Thursday, March 11, 2010

Long Distance Call

Its time. I'm ready.

The Mother Ship can come and fetch me now. I have more than completed my research on the bizarre and repetitious life of the common domestic female.

I have accumulated extensive data on All Things Laundry; stain removal, the benefits of hot- warm-cold wash/rinse cycles. I can wax eloquent on the relative merits of washing diapers at home, engaging a service or going green disposable, as well as the myriad of environmental and social implications thereof.

I have innumerable tricks and tactics to create something out of basically nothing and confidently present it as valuable -- such as a meal, a curtain or a vacation.

I have developed incredible and almost inexplicable skills. I keep a constantly updated bank of detailed notes on who takes what in their coffee or tea; what is the alignment of the planets when herbal or Chinese tea is favoured? Who likes weenies in their beans and who likes them straight? Exactly how long does it take to get a four year old out the door in how many weather appropriate layers and how far can you get before they have to empty their bladder?

I know never to leave the house without it. "It" being antihistamine, tape measure, clean socks, pencil and paper, apple juice, Swiss army knife, a flash light or a Humpty Dumpty toy, depending on.....

I have amassed endless amounts of information on depending on.

Never did I master the art and appreciation of mathematics, but after years of screw-ups and do-overs I suspect Revenue Canada looks forward to my annual efforts to complete income tax forms for 5. They surely provide comic relief. Should I manage to get them even nearly right one day, I fear they would be disappointed. So I should really get out now while I'm still hot.

And, really, I can't take much more. Useless information bleeds from ears. My brain cells are rapidly becoming liquified by the herculean effort to understand: why can't a man follow very simple directions? How can grandparents fail to recognize their own beloved grandchildren in a photograph, spending a dottering three minutes searching for their cheaters then holding the photo at arms length and squinting and still look dubious -- yet they can see and be obviously offended by a speck of dirt hardly large enough to cover a bug's bum twenty paces away on a kitchen counter? Why is it that a university aged young woman can't bear to let her much, much younger sister come anywhere near the cottage doll house? Because she might mess it up. I thought that was called play.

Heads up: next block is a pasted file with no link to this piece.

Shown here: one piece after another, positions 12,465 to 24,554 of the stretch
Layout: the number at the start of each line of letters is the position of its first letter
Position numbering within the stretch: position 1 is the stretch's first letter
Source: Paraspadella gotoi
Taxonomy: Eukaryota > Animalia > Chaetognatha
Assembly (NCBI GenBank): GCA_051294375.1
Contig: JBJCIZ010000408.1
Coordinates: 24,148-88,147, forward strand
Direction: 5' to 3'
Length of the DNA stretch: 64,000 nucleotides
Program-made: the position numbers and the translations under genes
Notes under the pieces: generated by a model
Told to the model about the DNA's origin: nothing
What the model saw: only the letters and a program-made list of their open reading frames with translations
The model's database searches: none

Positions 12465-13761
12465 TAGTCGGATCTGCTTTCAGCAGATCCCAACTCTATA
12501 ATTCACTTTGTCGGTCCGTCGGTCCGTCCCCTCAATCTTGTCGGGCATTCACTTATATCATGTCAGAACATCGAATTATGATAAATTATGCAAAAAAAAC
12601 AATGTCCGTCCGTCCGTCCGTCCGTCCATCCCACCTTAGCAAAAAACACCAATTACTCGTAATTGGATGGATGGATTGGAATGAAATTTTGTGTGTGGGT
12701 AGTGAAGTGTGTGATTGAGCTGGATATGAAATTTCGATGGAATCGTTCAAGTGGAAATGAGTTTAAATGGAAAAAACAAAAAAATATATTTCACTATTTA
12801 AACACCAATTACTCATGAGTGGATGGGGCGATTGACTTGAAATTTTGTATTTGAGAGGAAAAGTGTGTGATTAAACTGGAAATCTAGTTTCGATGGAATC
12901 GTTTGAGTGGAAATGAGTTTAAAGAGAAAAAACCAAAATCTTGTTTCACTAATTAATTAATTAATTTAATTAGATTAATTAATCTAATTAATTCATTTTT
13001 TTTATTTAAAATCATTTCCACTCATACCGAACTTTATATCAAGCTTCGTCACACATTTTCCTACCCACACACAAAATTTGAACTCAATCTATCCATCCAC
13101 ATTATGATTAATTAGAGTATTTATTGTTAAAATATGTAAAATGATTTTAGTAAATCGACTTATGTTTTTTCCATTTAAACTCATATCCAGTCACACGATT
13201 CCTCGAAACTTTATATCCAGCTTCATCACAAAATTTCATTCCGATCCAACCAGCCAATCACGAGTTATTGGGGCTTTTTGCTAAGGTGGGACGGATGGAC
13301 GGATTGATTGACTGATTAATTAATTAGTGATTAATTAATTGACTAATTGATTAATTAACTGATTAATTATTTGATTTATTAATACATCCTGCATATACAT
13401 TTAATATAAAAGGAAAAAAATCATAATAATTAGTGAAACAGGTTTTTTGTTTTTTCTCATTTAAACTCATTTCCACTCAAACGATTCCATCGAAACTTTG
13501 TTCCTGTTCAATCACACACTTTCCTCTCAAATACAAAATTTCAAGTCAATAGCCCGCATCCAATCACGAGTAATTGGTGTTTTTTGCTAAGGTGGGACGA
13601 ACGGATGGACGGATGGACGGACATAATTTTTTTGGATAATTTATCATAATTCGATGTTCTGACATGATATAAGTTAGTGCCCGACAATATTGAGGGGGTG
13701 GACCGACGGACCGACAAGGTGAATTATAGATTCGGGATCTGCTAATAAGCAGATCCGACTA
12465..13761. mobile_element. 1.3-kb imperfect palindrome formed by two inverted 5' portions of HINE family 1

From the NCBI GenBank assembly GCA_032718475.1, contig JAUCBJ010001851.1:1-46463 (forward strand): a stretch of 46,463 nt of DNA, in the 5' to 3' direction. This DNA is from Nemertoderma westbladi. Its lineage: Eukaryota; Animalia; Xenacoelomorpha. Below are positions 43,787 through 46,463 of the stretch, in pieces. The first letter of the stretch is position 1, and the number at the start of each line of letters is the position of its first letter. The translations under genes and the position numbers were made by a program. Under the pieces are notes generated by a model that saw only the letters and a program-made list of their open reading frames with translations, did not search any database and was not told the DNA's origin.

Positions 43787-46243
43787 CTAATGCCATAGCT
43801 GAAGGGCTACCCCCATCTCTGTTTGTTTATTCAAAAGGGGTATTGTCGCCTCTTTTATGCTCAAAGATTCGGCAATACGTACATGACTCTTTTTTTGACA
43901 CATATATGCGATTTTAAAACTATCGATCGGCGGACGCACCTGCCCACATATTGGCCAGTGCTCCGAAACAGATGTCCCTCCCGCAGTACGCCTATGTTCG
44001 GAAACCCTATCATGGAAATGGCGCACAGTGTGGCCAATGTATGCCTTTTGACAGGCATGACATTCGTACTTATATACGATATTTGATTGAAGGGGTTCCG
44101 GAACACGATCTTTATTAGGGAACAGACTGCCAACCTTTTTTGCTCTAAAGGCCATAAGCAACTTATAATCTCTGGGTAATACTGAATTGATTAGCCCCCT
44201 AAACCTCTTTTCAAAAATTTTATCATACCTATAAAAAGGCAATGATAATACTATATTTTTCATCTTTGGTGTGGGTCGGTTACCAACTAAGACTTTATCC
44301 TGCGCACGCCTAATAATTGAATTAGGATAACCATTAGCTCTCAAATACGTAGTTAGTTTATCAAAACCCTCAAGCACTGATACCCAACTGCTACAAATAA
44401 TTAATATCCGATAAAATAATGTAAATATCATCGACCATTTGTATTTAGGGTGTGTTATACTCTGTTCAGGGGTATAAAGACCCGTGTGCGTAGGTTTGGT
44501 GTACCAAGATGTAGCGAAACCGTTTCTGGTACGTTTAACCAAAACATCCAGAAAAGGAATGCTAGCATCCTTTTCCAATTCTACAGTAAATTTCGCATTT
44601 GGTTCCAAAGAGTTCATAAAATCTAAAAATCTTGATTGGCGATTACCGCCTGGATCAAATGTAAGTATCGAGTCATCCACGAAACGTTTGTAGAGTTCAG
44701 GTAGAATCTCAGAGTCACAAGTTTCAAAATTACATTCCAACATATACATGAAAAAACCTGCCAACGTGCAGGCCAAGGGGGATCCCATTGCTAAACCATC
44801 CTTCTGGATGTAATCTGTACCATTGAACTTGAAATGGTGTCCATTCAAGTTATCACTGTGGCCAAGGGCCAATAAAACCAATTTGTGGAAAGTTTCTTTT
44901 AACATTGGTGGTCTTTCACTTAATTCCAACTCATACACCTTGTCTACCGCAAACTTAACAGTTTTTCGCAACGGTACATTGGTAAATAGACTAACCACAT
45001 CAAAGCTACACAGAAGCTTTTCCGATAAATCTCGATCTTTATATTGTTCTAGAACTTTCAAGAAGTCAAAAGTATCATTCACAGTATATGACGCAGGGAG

Come get me. Return me to my planet. I'll work in the cryptonite mine unearthing dilithium crystals for the rest of my days with a broken back and a smile on my face.

It would have to be easier than this.

Monday, March 8, 2010

Cranky Afternoon

I have a lot to do. Really. And I have done a lot already. None of it is the Middle East Conflict solving stuff, or curing cancer or developing sheer stockings that will never run. I have real things to do like cleaning the cat box, reupholstering the damn couch that I have hostile feelings for (long story, not blog-able) and painting, repainting and putting baseboard and/or 1/4 round on 75% of my house.

But all I want to do is eat chocolate eggs, drink coffee and knit.

And scream into the abyss from time to time. Mostly about that friggin' couch.

Tuesday, March 2, 2010

one addiction for another

one addiction for another

I gave up wine for lent.
I know, "what was I thinking?" If I was drunk I could probably come up with a witty answer. But here in the dark depths of sobriety, I can't think of one.
And its true what they say (whoever they are) you may give up one addiction but you remain addicted. The obsession is merely replaced by another.
At the moment, I am jonesing for another glimpse of the patterns on My knitting advisor/local wool shop owner/enabler Lisa, of The Naked Sheep, put me on to it when I presented myself blubbering ten minutes before closing time on a Saturday. No doubt she had already ministered to throngs of the knit-witless all day and was happy enough to put me onto this web-crack just to see the back of me. She wrote down the address, showed me how to sign up and directed me to the patterns page, patted me on the head and shoved me out the door with the flimsiest of cautionary tales: "You have to be careful, you can spend a lot of time and money on this one".
My eyes are dry, my head is aching and my fingers are itching to knit a basket of fruit, a gecko or a snazzy carry-all that looks compellingly like a severed head with dread locks.
I had been able to pull myself away from the eBay vintage pattern section after only a few hours of contemplation. In fact, no, there is no one I know who would benefit from a circa 1971 hot pants and maxi length fringed vest combo in lime green and orange.
But is too fulsome, too mesmerizing. There are thousands of pages of scarves, sweaters and hats and socks. And don't you want to knit a leafy beet? Doesn't every living soul NEED to knit a leafy beet? And a tit. I can't even say that word out loud but I want to knit one now. Alright, probably two. What about sushi or a balaclava with an attached beard?